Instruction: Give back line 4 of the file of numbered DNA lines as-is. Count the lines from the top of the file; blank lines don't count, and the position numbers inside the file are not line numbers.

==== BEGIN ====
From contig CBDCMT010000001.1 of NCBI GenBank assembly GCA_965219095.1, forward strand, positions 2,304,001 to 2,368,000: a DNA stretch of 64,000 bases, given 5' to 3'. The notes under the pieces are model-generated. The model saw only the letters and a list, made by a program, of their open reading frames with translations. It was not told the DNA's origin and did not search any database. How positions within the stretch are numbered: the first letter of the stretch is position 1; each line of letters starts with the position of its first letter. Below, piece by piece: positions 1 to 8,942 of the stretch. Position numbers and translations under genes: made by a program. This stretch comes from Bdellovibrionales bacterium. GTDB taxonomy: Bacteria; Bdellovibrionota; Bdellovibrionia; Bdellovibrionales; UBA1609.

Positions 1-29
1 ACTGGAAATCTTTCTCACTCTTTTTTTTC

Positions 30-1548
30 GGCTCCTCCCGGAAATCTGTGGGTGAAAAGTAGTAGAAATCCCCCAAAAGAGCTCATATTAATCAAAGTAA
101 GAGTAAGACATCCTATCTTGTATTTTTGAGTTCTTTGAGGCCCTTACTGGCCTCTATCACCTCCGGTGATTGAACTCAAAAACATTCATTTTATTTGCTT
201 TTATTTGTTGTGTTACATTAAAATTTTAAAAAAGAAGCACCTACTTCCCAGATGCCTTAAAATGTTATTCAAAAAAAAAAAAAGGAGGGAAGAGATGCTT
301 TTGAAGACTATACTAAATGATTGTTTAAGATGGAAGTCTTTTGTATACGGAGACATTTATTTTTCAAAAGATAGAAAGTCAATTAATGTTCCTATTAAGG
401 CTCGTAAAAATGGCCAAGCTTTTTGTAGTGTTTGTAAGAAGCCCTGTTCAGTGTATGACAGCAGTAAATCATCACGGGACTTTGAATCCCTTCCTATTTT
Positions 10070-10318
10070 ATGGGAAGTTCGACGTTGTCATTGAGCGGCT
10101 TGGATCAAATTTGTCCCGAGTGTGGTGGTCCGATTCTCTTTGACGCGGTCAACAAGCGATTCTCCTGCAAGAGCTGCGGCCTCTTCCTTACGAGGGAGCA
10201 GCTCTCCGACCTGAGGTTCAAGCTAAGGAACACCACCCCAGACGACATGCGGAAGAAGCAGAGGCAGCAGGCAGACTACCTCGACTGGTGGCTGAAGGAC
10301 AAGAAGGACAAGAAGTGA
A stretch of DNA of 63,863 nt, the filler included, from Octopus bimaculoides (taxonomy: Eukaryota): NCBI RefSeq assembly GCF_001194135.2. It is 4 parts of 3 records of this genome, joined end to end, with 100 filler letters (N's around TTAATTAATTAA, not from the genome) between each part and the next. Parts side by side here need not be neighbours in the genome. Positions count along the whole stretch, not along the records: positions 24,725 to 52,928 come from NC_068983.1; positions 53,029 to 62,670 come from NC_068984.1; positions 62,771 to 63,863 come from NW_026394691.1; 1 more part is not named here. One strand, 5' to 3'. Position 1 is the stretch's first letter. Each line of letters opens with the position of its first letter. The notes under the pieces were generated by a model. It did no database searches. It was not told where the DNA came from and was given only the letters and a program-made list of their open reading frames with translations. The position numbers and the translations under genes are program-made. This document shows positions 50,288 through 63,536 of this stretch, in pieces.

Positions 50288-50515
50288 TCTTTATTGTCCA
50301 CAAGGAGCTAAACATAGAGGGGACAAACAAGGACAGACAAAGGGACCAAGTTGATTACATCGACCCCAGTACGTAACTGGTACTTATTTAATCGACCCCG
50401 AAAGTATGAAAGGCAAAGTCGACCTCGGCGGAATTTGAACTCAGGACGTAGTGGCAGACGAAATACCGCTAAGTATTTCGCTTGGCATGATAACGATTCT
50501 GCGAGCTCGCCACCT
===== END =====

Positions 30-1548